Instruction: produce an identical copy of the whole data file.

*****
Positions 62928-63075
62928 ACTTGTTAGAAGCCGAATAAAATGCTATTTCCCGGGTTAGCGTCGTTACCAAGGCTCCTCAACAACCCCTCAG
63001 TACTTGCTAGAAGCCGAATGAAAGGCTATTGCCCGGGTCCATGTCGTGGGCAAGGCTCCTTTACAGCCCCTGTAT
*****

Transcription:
Positions 62928-63075
62928 ACTTGTTAGAAGCCGAATAAAATGCTATTTCCCGGGTTAGCGTCGTTACCAAGGCTCCTCAACAACCCCTCAG
63001 TACTTGCTAGAAGCCGAATGAAAGGCTATTGCCCGGGTCCATGTCGTGGGCAAGGCTCCTTTACAGCCCCTGTAT